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nicholas hargreaves
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Lone Survivor
Lone Survivor
Dvd
Price: £0.00

3 of 5 people found the following review helpful
3.0 out of 5 stars Pretty standard American war propaganda really, 19 Nov. 2014
This review is from: Lone Survivor (DVD)
Pretty standard American war propaganda really.The combat scenes are hugely biased and verge on comedy as members of Al Qaeda virtually throw themselves onto the soldiers bullets.There's also a confusing scene at the end where Mark Wahlberg has an excessively emotional farewell to someone he's barely familiar with in terms of movie time.Not what I was expecting from all the glowing reviews and four-star, unmissable, awesomeness accolades,but still the combat scenes are good.


Is It Really Too Much To Ask?: The World According to Clarkson Volume 5
Is It Really Too Much To Ask?: The World According to Clarkson Volume 5
Price: £3.66

3.0 out of 5 stars B+, 7 Nov. 2014
i bought this for some light humorous reading and it fulfilled that function adequately.I hadn't read any of his previous literary output and I was hoping he had more depth that he appears to have on the TV.Alas no,its as if he's still in the upper sixth.


The Friendly Swede Trilobite Extra Beefy / Wide 500 lb Paracord Survival Bracelet With Stainless Steel Black Shackle - Best Fit 6 to 7-inch Wrists - Retail Packaging - Lifetime Warranty (Black)
The Friendly Swede Trilobite Extra Beefy / Wide 500 lb Paracord Survival Bracelet With Stainless Steel Black Shackle - Best Fit 6 to 7-inch Wrists - Retail Packaging - Lifetime Warranty (Black)

5.0 out of 5 stars Its comfortable to wear and the adjustable clasp, 14 Sept. 2014
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A well constructed, impressive functional adornment.Its comfortable to wear and the adjustable clasp,although tricky to fasten at first lends the item an air of seriousness.
Comment Comment (1) | Permalink | Most recent comment: Sep 15, 2014 5:18 PM BST


Our Mathematical Universe: My Quest for the Ultimate Nature of Reality
Our Mathematical Universe: My Quest for the Ultimate Nature of Reality
by Max Tegmark
Edition: Hardcover
Price: £25.00

2 of 2 people found the following review helpful
5.0 out of 5 stars Top Rate, 4 Sept. 2014
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The first part is an excellent summary of cosmology and quantum physics that's the most readable and informative I've read to date.Or maybe that's an effect of having read too many books in the same genre. Either way the author makes light work of issues other authors struggle with, and each chapter concludes with a helpful brief outline to ease the process.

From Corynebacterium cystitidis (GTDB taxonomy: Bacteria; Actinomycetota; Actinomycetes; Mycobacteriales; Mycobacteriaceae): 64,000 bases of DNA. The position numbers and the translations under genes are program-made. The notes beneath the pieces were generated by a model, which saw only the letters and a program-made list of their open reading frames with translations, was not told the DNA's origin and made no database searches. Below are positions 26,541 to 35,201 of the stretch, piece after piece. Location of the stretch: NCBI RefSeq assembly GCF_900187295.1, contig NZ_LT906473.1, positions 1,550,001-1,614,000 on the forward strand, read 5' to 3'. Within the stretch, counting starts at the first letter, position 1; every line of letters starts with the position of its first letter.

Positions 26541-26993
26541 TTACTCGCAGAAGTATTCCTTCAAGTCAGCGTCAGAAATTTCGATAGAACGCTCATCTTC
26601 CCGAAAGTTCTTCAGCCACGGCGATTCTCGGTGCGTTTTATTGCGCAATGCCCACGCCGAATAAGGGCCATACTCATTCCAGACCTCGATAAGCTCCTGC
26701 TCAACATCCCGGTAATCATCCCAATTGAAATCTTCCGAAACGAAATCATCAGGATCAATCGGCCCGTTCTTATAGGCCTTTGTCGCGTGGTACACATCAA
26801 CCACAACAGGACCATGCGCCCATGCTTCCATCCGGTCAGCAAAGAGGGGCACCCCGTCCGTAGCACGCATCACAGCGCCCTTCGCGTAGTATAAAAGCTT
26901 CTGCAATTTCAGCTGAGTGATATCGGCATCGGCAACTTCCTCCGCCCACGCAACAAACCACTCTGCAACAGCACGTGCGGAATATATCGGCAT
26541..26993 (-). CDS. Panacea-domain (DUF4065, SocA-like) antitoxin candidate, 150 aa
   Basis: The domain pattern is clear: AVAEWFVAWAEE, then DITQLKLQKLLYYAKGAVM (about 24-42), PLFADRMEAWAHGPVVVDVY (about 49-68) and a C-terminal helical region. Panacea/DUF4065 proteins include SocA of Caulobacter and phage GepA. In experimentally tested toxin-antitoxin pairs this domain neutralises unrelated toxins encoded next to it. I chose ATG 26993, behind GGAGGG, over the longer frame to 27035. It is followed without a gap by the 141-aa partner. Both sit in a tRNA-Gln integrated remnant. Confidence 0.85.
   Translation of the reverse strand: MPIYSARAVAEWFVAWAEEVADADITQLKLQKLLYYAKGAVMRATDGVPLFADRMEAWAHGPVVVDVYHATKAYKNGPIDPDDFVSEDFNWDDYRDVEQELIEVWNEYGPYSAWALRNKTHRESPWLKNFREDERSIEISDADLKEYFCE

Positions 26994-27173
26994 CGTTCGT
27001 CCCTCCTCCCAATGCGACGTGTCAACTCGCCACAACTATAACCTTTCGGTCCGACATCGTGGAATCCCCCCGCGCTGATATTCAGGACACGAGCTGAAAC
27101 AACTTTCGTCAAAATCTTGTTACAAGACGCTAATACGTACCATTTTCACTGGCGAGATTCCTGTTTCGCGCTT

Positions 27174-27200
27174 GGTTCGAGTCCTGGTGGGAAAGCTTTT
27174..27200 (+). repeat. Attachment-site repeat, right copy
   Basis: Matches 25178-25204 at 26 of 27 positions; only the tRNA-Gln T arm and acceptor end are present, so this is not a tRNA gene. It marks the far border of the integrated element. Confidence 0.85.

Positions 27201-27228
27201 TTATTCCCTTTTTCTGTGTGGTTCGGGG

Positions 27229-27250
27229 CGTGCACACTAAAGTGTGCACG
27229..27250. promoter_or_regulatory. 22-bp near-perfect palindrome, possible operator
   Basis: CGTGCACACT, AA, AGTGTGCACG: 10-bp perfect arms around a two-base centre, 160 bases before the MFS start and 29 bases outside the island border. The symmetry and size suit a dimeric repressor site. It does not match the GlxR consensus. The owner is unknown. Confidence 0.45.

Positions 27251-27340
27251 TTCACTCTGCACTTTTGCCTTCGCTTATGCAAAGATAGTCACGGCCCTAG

The second part of the book deals with more esoteric subject matters,which is more challenging for the lay reader and requires more abstract imaginative processing to comprehend.
Overall I found the book is readable and I rarely counted the pages or became over taxed intellectually,which to me, is the sign of an excellent author.


Ergodyne 6863 Extreme Series Winter Liner
Ergodyne 6863 Extreme Series Winter Liner
Price: £5.99

1 of 1 people found the following review helpful
2.0 out of 5 stars OK for 12 year olds or very small headed people, 25 Jan. 2014
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This is just too short at the front and back and is difficult to attach to standard UK hardhats.It is warm though.


Thinking, Fast and Slow
Thinking, Fast and Slow
by Daniel Kahneman
Edition: Paperback
Price: £6.99

0 of 1 people found the following review helpful
4.0 out of 5 stars Intuition Bias, 1 Jan. 2014
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The readability of this book on the challenges to rational agent economics, is assured by the short chapter lengths,which at an average of 10 pages,gives you the impression you're making fine progress.That is until you come to the penultimate chapter on choices,which is 100 pages on the assessment of reactions to structured probability judgement traps, which didn't really work as well as the rest of the book ,in that the evidence presented was less than convincing.In fact it hamstrung the whole process,but made the final chapter a breeze which led me to believe the author used his own theory of peak/end experience and duration neglect,which had been previously mentioned, to pass off some of his weaker theories.